3 Traits That Prove You’re an Exceptional Community Builder

I wrote this piece as a guest post on CMX.

At the head of every great community is a leader who motivates and organizes people. They may inspire collective action or wrangle enthusiasts around a passion or purpose.

At Switchboard, a platform for communities, we have watched as three dozen thriving communities got off the ground this last year, from higher education communities to communities serving farmers and women cyclists.

While these communities may appear radically different on the outside, we have noticed that they all have something in common: their leaders share common traits that attract members and make their community successful.

And we’re not alone in seeing this trend. Tina Roth Eisenberg, founder of Creative Mornings, speaks of the lecture series’ hosts as having heart, being resourceful, and “getting shit done.” Those qualities are in turn modeled by the community members.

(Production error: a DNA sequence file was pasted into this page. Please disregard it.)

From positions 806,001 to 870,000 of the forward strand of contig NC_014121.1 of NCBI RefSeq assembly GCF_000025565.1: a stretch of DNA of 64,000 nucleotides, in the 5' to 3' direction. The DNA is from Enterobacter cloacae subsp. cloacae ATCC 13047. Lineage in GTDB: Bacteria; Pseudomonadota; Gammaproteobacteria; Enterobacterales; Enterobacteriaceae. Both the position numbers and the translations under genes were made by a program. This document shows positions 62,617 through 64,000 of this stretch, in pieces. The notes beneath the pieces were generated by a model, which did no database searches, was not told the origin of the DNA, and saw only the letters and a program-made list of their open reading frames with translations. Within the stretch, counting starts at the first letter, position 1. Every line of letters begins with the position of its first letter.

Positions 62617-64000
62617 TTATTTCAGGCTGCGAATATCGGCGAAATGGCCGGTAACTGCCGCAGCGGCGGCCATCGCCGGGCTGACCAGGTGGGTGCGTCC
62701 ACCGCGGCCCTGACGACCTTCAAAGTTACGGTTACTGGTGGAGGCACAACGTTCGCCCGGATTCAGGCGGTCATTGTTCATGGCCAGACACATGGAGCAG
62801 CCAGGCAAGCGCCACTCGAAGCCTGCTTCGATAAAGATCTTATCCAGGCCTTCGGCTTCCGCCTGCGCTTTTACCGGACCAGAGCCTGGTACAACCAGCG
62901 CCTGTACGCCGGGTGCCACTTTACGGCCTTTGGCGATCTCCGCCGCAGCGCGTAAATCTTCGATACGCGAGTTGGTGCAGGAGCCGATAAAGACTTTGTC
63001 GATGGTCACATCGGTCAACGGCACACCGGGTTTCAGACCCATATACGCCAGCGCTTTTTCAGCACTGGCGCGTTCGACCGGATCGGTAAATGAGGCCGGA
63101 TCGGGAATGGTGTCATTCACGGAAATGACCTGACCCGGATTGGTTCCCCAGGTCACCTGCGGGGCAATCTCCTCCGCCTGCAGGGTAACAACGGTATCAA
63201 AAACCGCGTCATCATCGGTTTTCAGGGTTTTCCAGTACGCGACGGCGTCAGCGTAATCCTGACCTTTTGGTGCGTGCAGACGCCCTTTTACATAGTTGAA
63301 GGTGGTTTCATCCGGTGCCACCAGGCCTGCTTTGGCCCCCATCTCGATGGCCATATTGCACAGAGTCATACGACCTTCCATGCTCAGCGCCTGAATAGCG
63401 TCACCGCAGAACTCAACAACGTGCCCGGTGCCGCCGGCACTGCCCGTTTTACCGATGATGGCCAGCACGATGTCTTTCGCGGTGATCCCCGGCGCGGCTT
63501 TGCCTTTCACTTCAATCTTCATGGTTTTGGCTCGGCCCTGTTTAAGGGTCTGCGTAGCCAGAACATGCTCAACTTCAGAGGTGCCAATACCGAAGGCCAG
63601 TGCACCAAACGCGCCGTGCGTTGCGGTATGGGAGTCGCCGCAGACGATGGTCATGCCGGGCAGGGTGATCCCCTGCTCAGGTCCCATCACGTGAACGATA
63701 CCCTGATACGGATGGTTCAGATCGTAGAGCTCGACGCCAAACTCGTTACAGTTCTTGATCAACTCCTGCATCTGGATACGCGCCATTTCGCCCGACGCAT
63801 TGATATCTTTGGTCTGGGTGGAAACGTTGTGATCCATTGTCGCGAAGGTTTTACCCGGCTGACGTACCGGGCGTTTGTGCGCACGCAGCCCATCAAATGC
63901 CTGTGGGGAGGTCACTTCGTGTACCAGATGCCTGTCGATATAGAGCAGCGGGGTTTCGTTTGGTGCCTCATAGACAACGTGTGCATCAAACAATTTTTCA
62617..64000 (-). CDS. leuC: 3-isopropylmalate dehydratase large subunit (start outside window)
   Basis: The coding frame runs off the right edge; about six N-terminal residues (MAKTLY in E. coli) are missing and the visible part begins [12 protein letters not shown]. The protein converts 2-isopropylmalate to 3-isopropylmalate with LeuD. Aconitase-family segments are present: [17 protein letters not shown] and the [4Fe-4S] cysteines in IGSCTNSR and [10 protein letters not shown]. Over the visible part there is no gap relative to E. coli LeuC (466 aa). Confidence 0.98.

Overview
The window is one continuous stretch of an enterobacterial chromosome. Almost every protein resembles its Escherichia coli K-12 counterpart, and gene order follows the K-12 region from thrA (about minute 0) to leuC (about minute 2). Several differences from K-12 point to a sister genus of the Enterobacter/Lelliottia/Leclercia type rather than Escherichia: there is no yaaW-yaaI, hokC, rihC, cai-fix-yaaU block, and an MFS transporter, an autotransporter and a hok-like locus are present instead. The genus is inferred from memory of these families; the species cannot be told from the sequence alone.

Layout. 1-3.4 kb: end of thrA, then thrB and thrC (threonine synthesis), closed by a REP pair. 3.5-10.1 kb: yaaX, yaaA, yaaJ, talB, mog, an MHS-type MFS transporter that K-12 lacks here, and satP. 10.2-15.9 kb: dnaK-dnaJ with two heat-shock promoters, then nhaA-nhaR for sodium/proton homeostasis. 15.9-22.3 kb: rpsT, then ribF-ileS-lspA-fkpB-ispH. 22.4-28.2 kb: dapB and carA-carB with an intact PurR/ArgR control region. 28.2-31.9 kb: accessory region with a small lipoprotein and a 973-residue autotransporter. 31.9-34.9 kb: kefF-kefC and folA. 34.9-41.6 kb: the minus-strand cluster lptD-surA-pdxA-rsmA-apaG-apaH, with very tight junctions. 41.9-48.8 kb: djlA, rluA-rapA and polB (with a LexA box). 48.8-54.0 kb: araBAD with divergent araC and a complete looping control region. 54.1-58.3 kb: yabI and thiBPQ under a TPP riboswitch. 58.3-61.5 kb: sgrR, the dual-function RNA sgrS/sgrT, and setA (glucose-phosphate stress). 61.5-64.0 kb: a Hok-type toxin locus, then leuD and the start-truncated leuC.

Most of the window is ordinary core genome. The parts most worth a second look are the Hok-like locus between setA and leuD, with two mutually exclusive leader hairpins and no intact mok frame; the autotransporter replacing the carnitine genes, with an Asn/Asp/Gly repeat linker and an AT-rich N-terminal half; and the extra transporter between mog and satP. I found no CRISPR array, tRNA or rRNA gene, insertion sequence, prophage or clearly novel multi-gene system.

In this article, we’re going to explore each of these traits, how you can identify them, and how you can improve upon them.

Great Communities Need Great Leaders

Consistently, we’ve seen that for a community to be successful, it needs a stop-at-nothing community builder.  This charismatic organizer raises her hand to say, “There’s work to be done. I’m a trusted member of this community. I’ll lead the way!” and the community follows her lead.

The best leaders are almost invisible, doing their work so seamlessly that no one notices they’re doing the heavy lifting. As Lao Tzu says, “A leader is best when people barely know he exists, when his work is done, his aim fulfilled, they will say: we did it ourselves.”

You’re probably familiar with the personality traits of great community builders: they are empathetic, perceptive, and committed to the growth of their members. But how do these qualities manifest in the real world? Do you have what it takes to be an exceptional community leader? If you’re hiring a community professional, what is the visible evidence that someone possesses these traits?

Here are the three unique characteristics we have found in great community leaders:

1. They have existing distribution channels and a track-record of related success